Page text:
However, I also see them handling some landings where the skipper seems totally frozen and is counting on them to give instruction. Putting myself in their shoes, its hard to know which you are dealing with. The skipper who only wants you to do what your told, or the skipper that wants to be told what to do. The latter, of course, has not business being a skipper, but they are out there.
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Old 07-31-2013
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Re: Training for dock hands.

it's funny - when we bring guests out who have not sailed they always ask how they can help and I always feel a little bad when I tell them NOT TO TRY AND HELP.

my wife and I have it down to a science...
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Old 07-31-2013
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Re: Training for dock hands.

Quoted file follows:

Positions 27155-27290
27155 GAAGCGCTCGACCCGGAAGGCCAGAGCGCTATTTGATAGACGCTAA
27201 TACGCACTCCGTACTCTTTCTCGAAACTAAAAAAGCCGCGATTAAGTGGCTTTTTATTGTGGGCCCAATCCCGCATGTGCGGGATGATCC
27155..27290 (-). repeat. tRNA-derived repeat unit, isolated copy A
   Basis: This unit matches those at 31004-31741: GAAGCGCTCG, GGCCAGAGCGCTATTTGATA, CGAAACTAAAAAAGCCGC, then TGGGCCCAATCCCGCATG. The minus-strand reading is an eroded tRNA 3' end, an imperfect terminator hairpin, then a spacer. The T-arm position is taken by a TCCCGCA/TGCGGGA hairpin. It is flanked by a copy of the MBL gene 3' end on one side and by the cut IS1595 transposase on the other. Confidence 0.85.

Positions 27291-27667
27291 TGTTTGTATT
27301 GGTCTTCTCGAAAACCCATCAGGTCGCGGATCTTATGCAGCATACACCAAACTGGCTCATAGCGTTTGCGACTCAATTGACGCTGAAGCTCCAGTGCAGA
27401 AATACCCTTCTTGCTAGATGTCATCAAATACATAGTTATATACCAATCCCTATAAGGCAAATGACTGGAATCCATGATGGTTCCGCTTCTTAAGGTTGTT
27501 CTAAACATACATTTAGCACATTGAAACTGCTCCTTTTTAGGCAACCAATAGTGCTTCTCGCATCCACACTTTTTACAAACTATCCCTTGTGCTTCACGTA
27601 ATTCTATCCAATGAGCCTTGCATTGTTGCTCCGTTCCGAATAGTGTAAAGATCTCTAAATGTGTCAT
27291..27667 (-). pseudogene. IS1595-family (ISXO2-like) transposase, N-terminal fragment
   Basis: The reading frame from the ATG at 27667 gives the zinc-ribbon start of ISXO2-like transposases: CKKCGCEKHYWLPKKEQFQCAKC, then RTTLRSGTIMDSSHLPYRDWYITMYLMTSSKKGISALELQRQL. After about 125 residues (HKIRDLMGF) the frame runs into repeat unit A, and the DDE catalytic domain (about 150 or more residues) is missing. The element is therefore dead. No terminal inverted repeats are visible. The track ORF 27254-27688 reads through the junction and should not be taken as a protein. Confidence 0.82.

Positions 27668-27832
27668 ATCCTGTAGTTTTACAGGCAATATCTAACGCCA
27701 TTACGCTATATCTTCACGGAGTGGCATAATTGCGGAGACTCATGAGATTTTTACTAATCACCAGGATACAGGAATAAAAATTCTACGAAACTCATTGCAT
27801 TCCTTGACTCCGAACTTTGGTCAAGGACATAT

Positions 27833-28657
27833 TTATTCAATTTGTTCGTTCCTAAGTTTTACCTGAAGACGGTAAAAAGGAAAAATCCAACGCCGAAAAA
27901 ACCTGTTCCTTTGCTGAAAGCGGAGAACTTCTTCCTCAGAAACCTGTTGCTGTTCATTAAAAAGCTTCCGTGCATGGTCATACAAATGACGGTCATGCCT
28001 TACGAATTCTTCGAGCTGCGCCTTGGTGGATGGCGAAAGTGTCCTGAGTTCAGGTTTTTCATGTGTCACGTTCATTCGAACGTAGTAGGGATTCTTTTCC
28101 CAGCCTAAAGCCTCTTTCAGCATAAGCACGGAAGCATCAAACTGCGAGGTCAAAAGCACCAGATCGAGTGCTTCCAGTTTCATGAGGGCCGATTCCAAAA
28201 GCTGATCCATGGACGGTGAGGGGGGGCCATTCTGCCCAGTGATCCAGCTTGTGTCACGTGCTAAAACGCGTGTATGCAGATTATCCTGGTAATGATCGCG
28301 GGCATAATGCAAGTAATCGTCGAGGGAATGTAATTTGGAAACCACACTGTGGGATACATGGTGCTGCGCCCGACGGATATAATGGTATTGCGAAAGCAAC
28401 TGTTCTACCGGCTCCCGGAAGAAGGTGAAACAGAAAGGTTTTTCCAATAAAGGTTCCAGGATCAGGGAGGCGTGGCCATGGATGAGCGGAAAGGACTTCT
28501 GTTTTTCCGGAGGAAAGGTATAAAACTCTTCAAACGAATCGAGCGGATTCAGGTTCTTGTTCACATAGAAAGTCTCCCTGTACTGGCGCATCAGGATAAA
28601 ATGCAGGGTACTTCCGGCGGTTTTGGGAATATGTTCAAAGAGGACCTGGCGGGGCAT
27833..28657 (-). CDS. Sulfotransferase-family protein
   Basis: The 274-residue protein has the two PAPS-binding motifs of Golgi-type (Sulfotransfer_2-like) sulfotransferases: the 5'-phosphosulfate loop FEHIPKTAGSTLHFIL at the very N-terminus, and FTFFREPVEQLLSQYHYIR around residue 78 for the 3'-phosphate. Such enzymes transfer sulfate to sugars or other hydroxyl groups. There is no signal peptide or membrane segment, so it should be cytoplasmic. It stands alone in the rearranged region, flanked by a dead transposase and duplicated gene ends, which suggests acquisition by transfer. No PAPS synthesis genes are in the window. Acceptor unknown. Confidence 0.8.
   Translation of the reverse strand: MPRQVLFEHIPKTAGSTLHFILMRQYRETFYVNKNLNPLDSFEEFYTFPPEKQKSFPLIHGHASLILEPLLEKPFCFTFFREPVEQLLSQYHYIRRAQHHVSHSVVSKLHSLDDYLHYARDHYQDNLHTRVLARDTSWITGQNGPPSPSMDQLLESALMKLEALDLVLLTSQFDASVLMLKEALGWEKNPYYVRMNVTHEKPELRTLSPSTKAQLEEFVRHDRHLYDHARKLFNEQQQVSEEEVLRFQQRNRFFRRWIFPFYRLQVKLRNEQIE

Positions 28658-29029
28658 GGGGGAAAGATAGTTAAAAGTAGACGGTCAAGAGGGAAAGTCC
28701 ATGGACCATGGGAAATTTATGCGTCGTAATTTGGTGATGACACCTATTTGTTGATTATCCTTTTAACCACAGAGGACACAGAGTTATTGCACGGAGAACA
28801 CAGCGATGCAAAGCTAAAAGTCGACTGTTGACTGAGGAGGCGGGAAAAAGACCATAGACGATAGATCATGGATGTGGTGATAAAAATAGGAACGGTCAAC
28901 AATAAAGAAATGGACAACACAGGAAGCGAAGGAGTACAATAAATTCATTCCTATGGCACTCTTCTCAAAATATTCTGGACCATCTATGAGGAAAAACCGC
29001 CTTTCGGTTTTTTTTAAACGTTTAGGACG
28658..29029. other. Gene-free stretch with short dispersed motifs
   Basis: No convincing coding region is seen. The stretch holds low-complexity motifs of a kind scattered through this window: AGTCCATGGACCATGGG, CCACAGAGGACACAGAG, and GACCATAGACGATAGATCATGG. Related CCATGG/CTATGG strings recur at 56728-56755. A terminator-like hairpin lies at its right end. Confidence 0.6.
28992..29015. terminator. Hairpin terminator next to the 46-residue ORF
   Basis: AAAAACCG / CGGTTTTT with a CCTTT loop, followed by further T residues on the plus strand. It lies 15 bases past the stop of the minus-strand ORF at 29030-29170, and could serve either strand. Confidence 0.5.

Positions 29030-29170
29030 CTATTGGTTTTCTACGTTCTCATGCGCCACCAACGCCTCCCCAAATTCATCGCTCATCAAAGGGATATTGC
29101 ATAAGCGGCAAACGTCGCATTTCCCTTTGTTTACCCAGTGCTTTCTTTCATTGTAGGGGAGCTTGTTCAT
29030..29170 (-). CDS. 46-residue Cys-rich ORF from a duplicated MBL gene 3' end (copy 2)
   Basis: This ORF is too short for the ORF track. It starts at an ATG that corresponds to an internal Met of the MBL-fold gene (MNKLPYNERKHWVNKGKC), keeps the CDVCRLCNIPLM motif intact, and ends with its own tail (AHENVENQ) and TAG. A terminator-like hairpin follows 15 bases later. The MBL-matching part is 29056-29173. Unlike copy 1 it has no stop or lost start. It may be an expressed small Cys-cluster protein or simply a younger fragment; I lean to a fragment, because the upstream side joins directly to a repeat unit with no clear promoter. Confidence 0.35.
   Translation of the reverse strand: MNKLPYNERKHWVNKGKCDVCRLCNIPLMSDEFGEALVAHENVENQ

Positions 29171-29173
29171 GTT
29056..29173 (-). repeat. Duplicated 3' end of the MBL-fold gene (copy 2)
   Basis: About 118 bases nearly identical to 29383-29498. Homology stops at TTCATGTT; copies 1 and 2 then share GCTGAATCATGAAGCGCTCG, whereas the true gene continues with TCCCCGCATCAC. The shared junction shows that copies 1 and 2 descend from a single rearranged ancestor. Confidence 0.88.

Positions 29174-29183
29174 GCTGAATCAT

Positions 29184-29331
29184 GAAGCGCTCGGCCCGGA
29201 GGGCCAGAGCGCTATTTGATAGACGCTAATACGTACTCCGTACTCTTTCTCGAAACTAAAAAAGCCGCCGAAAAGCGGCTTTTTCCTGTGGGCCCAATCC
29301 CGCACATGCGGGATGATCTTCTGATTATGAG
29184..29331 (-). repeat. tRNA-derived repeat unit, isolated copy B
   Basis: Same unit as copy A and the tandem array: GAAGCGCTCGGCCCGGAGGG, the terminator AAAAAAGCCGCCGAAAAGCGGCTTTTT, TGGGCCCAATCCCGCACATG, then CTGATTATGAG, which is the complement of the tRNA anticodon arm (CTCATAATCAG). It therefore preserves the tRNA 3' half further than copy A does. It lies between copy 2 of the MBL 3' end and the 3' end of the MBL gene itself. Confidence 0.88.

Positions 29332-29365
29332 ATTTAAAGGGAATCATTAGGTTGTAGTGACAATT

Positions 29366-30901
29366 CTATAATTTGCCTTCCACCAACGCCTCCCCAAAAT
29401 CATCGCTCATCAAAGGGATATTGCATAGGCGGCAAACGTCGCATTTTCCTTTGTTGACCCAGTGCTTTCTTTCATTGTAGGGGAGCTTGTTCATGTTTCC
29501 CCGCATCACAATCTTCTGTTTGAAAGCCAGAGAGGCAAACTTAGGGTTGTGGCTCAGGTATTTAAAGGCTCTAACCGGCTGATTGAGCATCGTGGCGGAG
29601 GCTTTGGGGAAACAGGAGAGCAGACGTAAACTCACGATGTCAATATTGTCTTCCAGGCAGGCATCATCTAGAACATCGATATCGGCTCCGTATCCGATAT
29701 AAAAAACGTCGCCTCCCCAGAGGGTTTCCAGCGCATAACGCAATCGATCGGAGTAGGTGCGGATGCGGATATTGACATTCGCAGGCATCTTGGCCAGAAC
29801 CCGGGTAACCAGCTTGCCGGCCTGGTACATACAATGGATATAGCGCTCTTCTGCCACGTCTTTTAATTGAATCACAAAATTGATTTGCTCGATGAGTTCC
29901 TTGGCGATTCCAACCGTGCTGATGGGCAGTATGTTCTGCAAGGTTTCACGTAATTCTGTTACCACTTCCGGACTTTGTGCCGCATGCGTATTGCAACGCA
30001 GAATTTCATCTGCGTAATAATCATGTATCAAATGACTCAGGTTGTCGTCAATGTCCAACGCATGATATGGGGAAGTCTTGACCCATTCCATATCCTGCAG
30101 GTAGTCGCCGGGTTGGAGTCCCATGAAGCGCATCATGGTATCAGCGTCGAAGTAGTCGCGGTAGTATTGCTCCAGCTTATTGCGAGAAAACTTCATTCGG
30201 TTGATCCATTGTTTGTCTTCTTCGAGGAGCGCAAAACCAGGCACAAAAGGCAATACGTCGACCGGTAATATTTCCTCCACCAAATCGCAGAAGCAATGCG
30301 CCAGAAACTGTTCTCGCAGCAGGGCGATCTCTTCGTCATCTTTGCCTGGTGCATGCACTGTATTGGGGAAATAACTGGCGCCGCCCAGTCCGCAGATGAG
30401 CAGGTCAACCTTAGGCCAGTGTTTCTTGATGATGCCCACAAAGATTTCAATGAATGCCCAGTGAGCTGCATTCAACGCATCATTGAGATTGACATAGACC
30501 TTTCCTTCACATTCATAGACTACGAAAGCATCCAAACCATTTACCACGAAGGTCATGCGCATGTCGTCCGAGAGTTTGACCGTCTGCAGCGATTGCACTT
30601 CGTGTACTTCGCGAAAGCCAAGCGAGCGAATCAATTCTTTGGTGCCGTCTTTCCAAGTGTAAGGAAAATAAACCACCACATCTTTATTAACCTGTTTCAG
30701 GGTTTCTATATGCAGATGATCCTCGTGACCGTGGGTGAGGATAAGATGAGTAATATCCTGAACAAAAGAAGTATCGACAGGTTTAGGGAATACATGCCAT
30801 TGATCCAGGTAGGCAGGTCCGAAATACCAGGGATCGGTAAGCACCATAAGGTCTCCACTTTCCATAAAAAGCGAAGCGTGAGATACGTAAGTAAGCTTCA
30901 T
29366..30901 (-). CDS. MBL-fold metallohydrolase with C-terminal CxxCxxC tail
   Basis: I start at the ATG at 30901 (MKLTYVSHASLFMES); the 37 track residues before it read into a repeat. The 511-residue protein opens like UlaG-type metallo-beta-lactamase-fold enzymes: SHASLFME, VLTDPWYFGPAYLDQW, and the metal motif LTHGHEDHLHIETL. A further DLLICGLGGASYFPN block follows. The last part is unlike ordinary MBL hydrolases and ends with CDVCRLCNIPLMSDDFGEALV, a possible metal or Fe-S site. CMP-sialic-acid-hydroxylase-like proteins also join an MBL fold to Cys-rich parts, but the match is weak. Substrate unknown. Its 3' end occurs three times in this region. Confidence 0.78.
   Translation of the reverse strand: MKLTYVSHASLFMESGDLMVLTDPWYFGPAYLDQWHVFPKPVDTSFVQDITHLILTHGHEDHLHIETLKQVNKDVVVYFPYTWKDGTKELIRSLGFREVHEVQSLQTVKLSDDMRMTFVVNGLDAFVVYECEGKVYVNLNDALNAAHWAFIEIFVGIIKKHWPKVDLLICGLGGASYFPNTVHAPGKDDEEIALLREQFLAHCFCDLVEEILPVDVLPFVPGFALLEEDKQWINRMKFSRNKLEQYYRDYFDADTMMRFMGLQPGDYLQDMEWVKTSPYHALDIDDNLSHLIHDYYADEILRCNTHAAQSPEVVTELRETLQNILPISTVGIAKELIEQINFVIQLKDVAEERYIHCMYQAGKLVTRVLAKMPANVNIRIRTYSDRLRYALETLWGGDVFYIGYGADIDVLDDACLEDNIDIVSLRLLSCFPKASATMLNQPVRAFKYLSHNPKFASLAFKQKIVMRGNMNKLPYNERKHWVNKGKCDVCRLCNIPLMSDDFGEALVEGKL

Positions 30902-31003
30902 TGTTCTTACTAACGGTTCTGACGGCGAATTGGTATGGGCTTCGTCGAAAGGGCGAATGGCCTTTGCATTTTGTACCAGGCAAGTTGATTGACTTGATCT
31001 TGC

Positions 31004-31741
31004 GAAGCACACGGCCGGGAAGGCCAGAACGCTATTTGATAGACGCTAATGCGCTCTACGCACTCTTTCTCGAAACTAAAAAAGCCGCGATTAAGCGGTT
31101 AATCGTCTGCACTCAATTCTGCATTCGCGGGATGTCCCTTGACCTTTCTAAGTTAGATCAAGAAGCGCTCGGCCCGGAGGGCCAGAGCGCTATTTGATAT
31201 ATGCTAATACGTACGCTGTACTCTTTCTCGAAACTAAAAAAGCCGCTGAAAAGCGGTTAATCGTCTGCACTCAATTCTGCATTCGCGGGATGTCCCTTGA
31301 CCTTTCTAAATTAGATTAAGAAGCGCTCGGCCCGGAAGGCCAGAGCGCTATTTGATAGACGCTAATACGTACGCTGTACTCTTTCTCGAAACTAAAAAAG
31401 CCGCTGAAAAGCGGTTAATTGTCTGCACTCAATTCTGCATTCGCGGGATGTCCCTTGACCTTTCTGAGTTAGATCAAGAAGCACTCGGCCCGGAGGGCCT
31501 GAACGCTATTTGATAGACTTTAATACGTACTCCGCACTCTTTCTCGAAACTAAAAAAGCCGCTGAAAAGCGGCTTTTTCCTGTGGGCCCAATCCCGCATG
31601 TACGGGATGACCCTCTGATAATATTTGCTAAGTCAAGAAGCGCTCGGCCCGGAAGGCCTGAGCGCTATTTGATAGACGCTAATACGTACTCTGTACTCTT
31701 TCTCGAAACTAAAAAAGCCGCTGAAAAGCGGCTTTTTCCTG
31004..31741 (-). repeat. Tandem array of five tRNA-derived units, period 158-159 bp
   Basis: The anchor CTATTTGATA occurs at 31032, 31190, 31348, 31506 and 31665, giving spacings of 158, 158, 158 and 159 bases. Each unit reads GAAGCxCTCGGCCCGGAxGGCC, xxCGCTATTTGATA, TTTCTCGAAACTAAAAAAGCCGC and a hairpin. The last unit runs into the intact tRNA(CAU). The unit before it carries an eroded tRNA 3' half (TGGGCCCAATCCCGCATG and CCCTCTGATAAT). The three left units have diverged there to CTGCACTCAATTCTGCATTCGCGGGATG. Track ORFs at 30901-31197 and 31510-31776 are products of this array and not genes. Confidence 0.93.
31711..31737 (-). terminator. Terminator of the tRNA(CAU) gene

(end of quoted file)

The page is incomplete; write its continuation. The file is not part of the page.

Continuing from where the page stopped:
I was that young, low-paid dock hand throughout high school and college at a busy municipal marina. Training was on-the-job by those who had been there longer. It would have been great if every boat approaching the dock said, no thanks I got this. Unfortunately, the vast majority of boats needed a lot more help landing than even the most highly trained dock hand could provide. It often came down to damage control, and sometimes it was a matter of putting personal safety ahead of that. It became easy to determine what level of assistance was needed, if any, just by analyzing the boat on its approach. Who was on board, what were they doing, how were the lines prepared, how was the boat maneuvering.

If the dock hand does something you do not like, make it a teaching moment. Everyone has to learn somehow. If they are out there trying, most would be receptive to feedback.
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Re: Training for dock hands.